Ninety percent of workers are confident that their benefits are less expensive than what they could purchase on their own, and 80% are confident that their employer had picked the best plan for them. Ninety percent are satisfied with their health coverage, and 75% are satisfied with the mix of health coverage and wages. Ninety percent want in more choice in their health plans, which may explain the interest in health care exchanges. EBRI found that 45% of employees prefer something along the lines of a defined contribution health offering. Fronstin added, “It’s going to be interesting to see what happens down the road as workers understand more about the benefits of public exchanges and as employers introduce private exchanges. We’ll see what kind of shift there is and whether it’s employer-driven or worker-driven.”

Jennings predicts that many employers will go into private exchanges. The most likely candidates are small businesses, retailers, and employers with part-time, low-income work forces. While many employers are considering private health exchanges, Americans who work for larger employers will probably not see that change immediately, he said.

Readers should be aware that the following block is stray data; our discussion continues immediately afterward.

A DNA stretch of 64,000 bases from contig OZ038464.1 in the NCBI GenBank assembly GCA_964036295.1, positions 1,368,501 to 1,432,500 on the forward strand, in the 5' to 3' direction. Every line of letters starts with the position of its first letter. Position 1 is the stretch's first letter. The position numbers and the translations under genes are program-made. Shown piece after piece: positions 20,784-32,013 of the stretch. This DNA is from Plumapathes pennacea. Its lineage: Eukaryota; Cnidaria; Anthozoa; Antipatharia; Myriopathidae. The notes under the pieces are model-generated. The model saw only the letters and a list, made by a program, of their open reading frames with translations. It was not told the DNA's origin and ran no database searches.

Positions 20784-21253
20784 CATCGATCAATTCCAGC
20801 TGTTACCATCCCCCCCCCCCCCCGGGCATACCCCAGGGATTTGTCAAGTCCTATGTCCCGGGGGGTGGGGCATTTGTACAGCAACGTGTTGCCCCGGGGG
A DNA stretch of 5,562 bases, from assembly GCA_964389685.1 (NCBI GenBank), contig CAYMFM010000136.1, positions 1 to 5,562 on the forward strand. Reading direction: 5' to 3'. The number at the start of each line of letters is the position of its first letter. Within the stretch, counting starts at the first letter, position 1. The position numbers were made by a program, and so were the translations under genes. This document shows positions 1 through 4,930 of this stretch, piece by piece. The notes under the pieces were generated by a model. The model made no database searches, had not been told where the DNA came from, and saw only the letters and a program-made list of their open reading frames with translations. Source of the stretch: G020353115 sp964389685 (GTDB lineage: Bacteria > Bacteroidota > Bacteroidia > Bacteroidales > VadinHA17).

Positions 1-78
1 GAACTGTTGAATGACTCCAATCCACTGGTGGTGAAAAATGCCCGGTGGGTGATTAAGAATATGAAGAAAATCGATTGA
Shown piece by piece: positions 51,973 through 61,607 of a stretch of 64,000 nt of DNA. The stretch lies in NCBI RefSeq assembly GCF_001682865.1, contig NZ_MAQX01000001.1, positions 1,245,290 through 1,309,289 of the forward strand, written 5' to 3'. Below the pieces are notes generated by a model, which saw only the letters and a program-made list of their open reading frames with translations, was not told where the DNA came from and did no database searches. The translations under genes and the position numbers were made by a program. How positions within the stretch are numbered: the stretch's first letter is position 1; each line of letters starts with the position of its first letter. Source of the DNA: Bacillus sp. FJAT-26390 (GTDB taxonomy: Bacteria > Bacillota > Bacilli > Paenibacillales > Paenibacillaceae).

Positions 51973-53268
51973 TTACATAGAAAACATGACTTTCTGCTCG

Jennings said, “It’s going to take a few years for all that to shake out. Employers are slow to react…They want to see how the exchanges are operating. They want to see satisfaction rates.” However, Jennings said that employers will have more incentive to look at alternatives if there is a major resurgence in healthcare-cost inflation. Jennings doesn’t anticipate an abrupt reduction in benefits among employers since larger employers are already preparing for the Cadillac tax and high-cost plan assessment.

George Washington University professor Joe Antos cited an Aon Hewitt study of workers in its own private exchange, which found that 58% selected a different level of coverage from one year to the next. “What that says is that having somebody else decide what your coverage should be probably isn’t going to suit a lot of people. A private exchange gives people more choices. It’s an opportunity to find out what people really want and not pour more money into something that may not be of such great value.”